The Entity Framework is a fantastic tool that reduces development time on new projects. While it used to take a significant amount of time to write a data access layer, the Entity Framework now handles much of this for you. There are many good reasons to use the Entity Framework, but it requires some care to use properly; poor use can result in substantial performance degradation. I’ve been able to distil the majority of what a developer needs to know about EF performance down to three concepts.
At Eleven Winds, one of our core beliefs is that it’s critical to make sure we have in place the best possible processes, culture, and methods of team communication, and that these will be the keys to our success. We’ve gone through some trial-and-error and have come up with this short list of practices and processes that have the biggest impact on our end goal, which is creating maximum business value for our clients.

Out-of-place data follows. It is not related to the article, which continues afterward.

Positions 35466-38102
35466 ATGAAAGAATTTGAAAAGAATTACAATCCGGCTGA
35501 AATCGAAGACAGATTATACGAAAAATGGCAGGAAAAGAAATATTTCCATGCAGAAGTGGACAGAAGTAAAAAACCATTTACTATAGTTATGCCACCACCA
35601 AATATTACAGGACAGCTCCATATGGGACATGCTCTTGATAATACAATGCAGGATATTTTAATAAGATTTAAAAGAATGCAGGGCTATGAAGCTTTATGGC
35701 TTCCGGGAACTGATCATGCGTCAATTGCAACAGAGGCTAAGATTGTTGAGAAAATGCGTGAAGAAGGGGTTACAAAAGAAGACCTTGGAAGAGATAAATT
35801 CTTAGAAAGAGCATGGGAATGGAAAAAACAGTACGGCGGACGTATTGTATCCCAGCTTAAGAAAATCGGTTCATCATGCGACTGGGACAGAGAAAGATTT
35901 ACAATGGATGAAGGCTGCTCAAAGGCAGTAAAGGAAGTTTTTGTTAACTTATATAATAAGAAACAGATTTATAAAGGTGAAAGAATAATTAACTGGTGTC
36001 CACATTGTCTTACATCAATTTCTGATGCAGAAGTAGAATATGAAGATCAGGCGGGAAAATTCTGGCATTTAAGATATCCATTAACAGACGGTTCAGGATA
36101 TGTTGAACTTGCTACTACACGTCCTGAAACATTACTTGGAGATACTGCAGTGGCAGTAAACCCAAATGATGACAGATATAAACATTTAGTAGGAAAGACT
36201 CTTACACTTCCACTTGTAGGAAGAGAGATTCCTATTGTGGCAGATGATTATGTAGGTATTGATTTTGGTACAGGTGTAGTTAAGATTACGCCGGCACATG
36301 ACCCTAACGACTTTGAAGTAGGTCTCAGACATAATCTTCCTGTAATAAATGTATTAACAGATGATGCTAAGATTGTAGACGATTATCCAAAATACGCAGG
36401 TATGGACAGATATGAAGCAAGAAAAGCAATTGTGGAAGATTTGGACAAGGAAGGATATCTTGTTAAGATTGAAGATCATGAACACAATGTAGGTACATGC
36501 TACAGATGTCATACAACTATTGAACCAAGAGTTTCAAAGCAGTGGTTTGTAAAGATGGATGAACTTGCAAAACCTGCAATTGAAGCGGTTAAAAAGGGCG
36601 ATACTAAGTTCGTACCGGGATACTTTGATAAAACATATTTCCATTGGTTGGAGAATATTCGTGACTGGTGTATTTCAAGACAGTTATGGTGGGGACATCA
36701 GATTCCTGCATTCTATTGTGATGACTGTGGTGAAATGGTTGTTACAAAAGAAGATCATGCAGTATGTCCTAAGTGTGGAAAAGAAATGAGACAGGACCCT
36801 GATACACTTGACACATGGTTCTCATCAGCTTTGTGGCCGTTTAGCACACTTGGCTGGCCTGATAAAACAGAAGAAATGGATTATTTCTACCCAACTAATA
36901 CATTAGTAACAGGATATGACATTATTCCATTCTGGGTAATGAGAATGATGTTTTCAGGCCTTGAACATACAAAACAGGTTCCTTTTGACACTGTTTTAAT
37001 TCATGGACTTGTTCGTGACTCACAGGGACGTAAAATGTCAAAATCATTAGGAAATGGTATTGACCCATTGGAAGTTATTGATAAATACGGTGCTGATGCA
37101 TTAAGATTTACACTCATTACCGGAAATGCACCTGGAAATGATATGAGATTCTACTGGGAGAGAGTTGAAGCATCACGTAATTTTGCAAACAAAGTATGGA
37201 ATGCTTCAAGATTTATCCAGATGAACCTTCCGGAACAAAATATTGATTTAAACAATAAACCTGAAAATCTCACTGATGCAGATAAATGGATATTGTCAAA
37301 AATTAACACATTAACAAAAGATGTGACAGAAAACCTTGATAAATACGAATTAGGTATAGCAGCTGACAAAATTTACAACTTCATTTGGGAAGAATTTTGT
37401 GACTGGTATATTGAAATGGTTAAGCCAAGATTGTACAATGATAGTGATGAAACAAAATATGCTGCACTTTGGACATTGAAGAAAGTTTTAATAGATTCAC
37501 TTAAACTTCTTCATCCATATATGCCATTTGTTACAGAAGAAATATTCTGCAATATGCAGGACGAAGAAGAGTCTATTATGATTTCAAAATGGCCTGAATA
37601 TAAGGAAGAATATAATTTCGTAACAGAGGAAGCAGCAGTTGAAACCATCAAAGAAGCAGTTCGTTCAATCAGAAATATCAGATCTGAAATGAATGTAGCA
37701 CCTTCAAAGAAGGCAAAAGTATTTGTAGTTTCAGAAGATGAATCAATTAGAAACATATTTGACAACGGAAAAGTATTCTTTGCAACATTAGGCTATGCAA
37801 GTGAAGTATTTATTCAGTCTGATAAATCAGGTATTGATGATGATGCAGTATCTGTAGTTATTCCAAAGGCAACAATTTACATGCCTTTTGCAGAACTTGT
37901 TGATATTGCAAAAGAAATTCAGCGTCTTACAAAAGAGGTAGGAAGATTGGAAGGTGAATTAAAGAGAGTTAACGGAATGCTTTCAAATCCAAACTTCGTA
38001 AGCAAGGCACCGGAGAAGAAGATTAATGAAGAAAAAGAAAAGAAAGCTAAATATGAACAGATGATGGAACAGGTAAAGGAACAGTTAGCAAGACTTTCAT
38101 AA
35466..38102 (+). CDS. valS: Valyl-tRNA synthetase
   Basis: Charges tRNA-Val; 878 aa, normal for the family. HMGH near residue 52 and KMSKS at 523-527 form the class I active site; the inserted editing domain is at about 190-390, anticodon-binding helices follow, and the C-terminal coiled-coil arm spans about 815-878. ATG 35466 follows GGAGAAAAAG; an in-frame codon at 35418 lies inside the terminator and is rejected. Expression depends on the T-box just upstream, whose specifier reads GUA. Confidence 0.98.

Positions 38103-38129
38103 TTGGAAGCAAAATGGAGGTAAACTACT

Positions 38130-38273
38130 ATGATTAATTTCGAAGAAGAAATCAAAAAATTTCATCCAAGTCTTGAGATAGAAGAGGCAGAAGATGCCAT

This idea comes from the concept of blaming the system, not the individual. With that in mind, here are some of the best ways we’ve found to go about this.
Developers who simply lack skill or experience often produce bad code which can become a maintenance nightmare. What’s less often understood is that average or even skilled developers can also easily end up writing bad code if they’re not careful, and there are several key reasons why.